The rupee fall may be an opportunity for new investors in property but is also a problem for those already invested. NRI investors who had put in money in Indian real estate due to the high returns are suddenly finding the returns eroded. NRIs who hold premium properties are getting jittery and many have started selling.
Though property prices in prime areas have been rising consistently, the problem is that after the fall in the rupee, their returns have fallen to 10-15 per cent or less. As returns decline, with extent and time horizon uncertain, some of these investors look to shift to safer zones.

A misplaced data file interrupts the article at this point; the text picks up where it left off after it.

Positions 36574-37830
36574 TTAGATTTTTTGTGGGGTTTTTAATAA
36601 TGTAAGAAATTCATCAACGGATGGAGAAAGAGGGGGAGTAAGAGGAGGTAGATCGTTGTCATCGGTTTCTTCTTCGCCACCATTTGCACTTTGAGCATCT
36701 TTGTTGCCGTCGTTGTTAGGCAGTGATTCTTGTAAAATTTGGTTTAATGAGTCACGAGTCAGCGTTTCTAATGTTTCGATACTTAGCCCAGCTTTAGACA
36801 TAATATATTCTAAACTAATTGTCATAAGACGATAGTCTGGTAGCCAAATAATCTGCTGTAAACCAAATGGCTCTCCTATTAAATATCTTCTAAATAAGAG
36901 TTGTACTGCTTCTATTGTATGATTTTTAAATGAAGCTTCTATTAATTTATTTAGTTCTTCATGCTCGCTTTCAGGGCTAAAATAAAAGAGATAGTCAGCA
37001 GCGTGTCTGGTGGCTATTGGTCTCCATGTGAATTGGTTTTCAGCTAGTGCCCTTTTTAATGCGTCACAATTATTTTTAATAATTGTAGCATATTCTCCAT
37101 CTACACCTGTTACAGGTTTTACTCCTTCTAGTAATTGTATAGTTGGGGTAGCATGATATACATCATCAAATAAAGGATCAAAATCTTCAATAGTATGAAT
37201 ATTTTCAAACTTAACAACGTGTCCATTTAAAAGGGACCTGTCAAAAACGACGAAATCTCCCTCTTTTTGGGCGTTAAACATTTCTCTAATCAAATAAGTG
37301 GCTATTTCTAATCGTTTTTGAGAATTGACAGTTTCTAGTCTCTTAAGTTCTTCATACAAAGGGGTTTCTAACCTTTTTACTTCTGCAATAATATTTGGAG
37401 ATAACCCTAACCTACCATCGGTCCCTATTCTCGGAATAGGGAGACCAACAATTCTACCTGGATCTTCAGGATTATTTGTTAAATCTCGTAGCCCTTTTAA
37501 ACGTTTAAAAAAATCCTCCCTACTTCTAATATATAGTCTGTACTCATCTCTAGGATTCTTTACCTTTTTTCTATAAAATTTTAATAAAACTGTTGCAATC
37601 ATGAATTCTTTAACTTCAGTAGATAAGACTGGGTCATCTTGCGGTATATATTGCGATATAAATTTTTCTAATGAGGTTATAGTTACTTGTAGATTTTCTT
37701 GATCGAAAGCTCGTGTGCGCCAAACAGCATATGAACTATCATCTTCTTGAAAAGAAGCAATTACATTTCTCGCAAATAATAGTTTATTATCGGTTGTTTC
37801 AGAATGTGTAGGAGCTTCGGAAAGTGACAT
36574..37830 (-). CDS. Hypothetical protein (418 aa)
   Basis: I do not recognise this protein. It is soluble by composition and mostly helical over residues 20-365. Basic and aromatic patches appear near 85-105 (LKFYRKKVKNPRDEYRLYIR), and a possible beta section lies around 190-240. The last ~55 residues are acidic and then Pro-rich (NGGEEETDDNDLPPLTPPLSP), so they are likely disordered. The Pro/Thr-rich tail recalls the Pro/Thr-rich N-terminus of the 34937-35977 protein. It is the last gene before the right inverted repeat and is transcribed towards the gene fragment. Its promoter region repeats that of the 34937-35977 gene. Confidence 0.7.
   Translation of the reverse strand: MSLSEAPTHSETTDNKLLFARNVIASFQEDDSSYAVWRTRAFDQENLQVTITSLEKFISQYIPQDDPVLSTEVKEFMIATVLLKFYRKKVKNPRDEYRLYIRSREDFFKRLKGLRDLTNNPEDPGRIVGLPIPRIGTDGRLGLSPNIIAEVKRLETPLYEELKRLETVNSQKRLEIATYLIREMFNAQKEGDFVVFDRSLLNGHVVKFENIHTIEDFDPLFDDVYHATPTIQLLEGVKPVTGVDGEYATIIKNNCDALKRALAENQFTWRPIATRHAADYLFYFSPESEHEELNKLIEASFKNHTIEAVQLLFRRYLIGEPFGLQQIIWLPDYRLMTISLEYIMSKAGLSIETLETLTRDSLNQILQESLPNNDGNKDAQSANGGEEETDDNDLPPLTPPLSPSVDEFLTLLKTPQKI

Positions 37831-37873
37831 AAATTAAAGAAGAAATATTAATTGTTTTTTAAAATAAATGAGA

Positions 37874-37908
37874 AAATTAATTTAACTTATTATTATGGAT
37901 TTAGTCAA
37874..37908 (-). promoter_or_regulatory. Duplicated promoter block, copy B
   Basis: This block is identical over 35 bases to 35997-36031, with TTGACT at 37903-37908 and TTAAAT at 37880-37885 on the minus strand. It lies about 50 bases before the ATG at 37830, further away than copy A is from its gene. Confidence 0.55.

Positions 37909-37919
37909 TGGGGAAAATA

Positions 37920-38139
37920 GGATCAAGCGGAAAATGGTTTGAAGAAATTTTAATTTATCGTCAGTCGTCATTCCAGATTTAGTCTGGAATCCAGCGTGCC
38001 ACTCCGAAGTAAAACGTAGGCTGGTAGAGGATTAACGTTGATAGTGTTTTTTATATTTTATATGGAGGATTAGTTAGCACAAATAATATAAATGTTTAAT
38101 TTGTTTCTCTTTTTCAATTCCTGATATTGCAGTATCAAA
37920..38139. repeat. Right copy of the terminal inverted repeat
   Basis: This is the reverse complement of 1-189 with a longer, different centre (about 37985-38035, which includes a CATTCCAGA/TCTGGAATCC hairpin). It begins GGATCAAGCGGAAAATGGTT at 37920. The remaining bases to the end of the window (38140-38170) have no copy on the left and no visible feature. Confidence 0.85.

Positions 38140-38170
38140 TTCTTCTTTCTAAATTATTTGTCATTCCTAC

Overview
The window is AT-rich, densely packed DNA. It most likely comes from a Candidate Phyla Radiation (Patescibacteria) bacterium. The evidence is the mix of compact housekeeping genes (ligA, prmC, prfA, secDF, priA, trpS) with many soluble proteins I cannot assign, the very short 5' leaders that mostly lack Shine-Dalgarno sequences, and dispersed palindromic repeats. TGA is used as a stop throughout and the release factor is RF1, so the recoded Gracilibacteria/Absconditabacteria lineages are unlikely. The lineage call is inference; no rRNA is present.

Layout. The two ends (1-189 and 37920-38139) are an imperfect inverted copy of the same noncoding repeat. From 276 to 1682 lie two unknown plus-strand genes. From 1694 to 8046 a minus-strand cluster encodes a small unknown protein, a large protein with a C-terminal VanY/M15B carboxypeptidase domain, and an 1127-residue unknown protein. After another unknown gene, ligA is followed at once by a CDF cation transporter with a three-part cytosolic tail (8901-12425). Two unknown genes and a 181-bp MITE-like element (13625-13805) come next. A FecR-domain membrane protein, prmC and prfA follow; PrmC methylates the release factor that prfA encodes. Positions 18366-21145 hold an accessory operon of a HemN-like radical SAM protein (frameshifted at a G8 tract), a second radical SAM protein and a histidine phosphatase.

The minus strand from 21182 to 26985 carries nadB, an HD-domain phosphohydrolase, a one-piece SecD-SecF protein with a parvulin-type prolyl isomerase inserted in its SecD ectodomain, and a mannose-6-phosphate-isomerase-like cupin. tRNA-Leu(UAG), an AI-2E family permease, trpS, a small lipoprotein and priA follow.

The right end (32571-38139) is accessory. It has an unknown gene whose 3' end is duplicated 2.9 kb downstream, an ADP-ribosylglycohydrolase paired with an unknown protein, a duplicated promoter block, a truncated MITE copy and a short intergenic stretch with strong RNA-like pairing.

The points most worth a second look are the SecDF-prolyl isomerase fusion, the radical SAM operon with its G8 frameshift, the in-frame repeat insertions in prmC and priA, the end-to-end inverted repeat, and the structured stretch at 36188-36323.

Mudassir Zaidi, Regional Head, North, Knight Frank, says after the rupee’s sharp fall NRI investors were in two minds, “whether to stick around or exit.” He believes as NRIs are unsure how long the rupee would continue to fall, they are evaluating options. “After the rupee broke the psychological barrier of 60, there is a clear uncertainty on whether it will fall to 65-70 or more and how long it will continue to languish at these levels,” says Zaidi.